Verizon, an American cell phone giant valued at $236 billion (with a “b”) has decided to end its HopeLine program that provided free government cell phones for survivors of domestic abuse.
Apparently the cost of a few thousand cell phones is more than the $236 billion cell phone service provider can fit into its annual budget. So it will cold-hearted end as of December 31, 2018.
Here’s how WTOL TV explains the sad situation:
Verizon Wireless says one of the main reasons they are ending the HopeLine program is because they no longer receive recycled cell phones.
Instead customers bring in their cell phones to trade in for newer ones.
The Cocoon in Bowling Green is one of the shelters currently receives cell phones from Verizon. The phones have pre-loaded minutes on them and are completely free.
The program is set to end in December leaving shelter organizers on the line.
“One of the things we know about domestic violence is that it comes with lots of control on the part of the abuser. So one of the things that’s easy for the abuser to control is phone service,” said Director Kathy Mull.
The Cocoon estimates they have received between 100 to 150 phones from Verizon through this program. They said it is an essential part of helping survivors feel safe.
Say what, Verizon?
On one hand you say you no longer receive recycle cell phones. On the other hand you say customers trade their cell phones for new ones? Does that mean you end up with thousands (hundreds of thousands?) of used phones? Couldn’t a $236 billion company afford to refurbish those phones and continue the HopeLine program?
Verizon clearly realizes that heartless decision this could easily turn into a public relations nightmare, so they quickly issued a press release reassuring everyone that they outstanding corporate citizens and that despite evidence to the contrary, they care. They really care:
In the United States, one in every four women and one in every seven men have experienced severe physical violence from an intimate partner, and each year more than 15 million children witness violence in their homes.
Dealing with the consequences of domestic violence in our society is an enormous challenge. At Verizon, we’re working to be part of the solution:
- We support Camp Hope, a national youth program focused on ending the cycle of generational violence.
- We support the #Hope feature, which allows any Verizon Wireless customer to connect to the National Domestic Violence Hotline simply by dialing #Hope on their mobile phone.
- We provide grants to leading nonprofit organizations, focusing on organizations that support victims and survivors of domestic violence and those that strive to prevent it.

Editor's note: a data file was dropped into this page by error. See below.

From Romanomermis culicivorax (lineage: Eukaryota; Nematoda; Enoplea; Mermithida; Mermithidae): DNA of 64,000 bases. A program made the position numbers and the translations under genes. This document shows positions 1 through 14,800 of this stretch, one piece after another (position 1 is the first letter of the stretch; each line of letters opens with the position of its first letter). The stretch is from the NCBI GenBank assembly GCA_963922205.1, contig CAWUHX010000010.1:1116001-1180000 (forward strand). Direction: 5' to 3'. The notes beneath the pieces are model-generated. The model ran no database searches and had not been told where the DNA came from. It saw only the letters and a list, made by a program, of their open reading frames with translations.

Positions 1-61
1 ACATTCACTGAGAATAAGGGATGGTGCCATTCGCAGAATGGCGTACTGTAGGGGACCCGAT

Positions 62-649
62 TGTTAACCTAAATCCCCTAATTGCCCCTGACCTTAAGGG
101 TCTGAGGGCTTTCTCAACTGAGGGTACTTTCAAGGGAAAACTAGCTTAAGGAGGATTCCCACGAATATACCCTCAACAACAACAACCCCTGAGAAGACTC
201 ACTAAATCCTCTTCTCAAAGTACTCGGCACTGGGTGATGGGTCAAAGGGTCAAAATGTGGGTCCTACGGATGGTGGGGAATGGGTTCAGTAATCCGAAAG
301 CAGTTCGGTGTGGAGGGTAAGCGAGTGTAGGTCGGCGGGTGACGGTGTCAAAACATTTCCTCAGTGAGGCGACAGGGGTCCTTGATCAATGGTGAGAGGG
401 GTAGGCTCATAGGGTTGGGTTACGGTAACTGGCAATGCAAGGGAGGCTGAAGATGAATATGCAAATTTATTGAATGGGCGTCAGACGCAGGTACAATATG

Conspicuously missing from that list of good deeds is HopeLine, the program that provided domestic abuse survivors with free cell phones.
In our original story about HopeLine, posted back on May 27, 2015, we praised Verizon because they seemed to understand how much survivors of domestic abuse needed the HelpLine program.
“Access to a wireless phone and service, along with a voice mailbox can help victims of domestic violence rebuild their lives, by giving them the means to communicate with family, friends, agency and shelter support staff and current or prospective employers.”
If Verizon’s words were true then, they are just as true today. Hundreds of thousands of victims of domestic violence needed the program then and just as many need the program now.
How about if Verizon continues to fund the HopeLine program by paying Hans Vestberg, its newly-appointed CEO a few million dollars less and applying those dollars to the HopeLine program?
variety.com explains what we mean:
With his appointment as Verizon CEO, Vestberg’s base salary will increase to $1.5 million (up from $807,497 in 2017), according to a regulatory filing. The exec’s target short-term incentive opportunity will increase from 150% to 250% of base salary, and his target long-term incentive opportunity will increase from 600% to 800% of base salary. Vestberg also will get a one-time stock grant worth about $10 million as of Aug. 1, 2018, when the CEO switch takes effect.
In the words of former Beatle George Harrison, “All things must pass.” But in this case the HopeLine program is passing only because Verizon’s heartless corporate leaders chose to let it pass.
Shame on them.